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500 not out

• Posted in Australia / Cricket • By JoeBaker

There are certain sportsmen and women who have transcended their individual sports. Think Federer, Nadal and Serena Williams in tennis, Messi and Ronaldo in football, Bolt and Farah in athletics or Froome and Hoy in cycling to highlight but a few. Another name, if it hasn’t already, should be scratched into the pantheon of sporting greats – the England cricketer Jimmy Anderson.

He may not be as glamorous, flashy or outspoken, yet there have been few people this side of the 21st century who have had more of an individual impact on their sport. This was emphasised yet again over the recent cricketing summer, when Anderson became only the sixth player in history, and the first Englishman, to pass 500 Test wickets. Along with the famous retired speedsters Courtney Walsh of the West Indies and Australia’s Glen McGrath, he is one of only three fast bowlers to have reached such stunning heights. After 129 marches over a 14-year Test career to date, the Burnley man sits on 506 wickets.

The remarkable thing, and the frightening one for opponents, is that right now Anderson does not exactly look like someone drifting off into the rich glow of retirement. Despite turning 35 this year, he is still England’s number one bowler and leader of the attack, working harmoniously in partnership with Stuart Broad, who himself became England’s second all-time wicket taker behind Anderson after he surpassed Sir Ian Botham this summer. The hunger to keep taking wickets has not going away.

If Anderson can continue to avoid serious injuries and now get over the little niggles that were starting to become more prominent in his aging limbs, who knows how many more batsmen he can send back to the pavilion? Especially with a current Captain in Joe Root who seems aware, and more importantly unafraid, of carefully managing Anderson and taking him out of the attack when he sees fit. The target of becoming the number one pace bowler in history by overtaking McGrath’s 563 must surely be on his mind.

Not that he would admit it. Indeed, one of the most endearing qualities of Anderson, and the one that has helped him remain consistently brilliant into the twilight years of his career, is his character and attitude towards the game. You’d think that once he started to achieve success in the international game that Anderson might have rested on his laurels and stuck to what he knew he did best. Yet like most athletes at the head of their profession, he has always kept striving to improve his bowling, and as shown by an 81 he scored three years ago, his batting too. The way he has recovered from injuries ahead of schedule also points to a terrific focus. This attitude – of never wanting to stand still and to keep pushing oneself – sets standards that lifts a whole group. He has been one of the most hard-working, as well as talented, players England have ever had.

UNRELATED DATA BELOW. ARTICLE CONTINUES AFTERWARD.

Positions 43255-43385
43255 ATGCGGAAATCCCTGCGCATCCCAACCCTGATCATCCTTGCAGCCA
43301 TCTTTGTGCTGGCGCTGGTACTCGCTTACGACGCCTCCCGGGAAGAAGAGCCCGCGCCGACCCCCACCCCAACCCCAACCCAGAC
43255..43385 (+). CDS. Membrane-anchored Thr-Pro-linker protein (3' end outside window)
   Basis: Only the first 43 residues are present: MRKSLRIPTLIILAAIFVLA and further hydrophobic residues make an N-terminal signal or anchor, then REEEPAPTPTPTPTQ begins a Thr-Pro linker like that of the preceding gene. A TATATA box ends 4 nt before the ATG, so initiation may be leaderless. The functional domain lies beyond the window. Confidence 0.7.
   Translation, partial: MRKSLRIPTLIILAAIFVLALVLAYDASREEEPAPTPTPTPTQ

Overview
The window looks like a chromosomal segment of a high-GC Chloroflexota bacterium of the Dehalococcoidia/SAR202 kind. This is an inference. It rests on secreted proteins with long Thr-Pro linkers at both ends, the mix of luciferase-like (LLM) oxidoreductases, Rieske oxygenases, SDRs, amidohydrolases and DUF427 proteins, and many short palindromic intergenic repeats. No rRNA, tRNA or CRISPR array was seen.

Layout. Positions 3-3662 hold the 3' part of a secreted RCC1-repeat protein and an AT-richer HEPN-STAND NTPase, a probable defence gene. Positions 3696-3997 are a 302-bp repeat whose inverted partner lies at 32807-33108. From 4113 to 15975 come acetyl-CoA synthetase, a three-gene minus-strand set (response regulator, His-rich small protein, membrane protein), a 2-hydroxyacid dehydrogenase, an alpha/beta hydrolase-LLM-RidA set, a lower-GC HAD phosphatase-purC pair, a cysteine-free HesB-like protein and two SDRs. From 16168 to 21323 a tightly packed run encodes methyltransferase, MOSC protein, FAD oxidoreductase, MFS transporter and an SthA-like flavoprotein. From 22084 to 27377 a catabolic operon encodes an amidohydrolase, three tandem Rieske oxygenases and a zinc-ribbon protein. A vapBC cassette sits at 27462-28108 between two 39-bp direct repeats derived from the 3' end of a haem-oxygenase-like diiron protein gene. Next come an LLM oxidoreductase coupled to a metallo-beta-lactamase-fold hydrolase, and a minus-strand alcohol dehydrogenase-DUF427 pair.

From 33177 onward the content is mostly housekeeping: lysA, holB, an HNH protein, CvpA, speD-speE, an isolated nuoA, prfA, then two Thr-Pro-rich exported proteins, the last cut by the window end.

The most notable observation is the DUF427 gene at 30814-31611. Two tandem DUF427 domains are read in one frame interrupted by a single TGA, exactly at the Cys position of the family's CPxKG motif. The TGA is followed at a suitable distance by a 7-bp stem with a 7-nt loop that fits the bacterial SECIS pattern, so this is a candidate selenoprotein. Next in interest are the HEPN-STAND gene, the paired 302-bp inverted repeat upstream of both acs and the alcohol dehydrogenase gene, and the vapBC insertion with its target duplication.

If you go down the list of the finest bowlers to have played the game, you’ll see that many of them had a very specific, and extremely effective, way of getting people out. Then there are some whose skill with what they could do with the ball was such that they could manifest various ways of rampaging through a batting line-up. Anderson continues to be one of them. It is not normal for predominately swing bowlers to excel on different surfaces in the way Anderson has – that is purely down to the way he has worked hard to master different deliveries. He has thrived in English conditions, where the ball is more likely to swing on faster wickets often under cloud cover, with 329 of his 500 coming on home soil. However, the 171 away from home clearly shows his productivity on hard wickets such as in Australia, and those more suited for spin in India and Sri Lanka. His adaptability has been extraordinary, with a deadly reverse swinger and a scrambled seam delivery to outfox opponents, as well as a well disguised short ball.

You often find that the very best fast bowlers can be a little leaky in the runs department. Not Anderson. As well as taking wickets he can also hold an end and keep things tight when his side needs it. His bowling is metronomic at times – he can wear a batsman down into making a mistake as well as bowling jaffers that they simply cannot cope with. Having a bowler who can keep the pressure on and not give away any freebees is invaluable. The 10 over stint he pulled off in baking conditions against Australia at Trend Bridge during the 2013 Ashes is just one such example.

When the next instalment of the Ashes begins in a few weeks’ time, many will think back to the last time England won a series Down Under, way back in 2010/11. It says something about his durability and quality that Anderson is one of only three players from them who is still a regular for his country now. Anderson will rightly go down as the greatest player to bowl for England, so make the most of watching him play during this Ashes – it will almost certainly be his last. 

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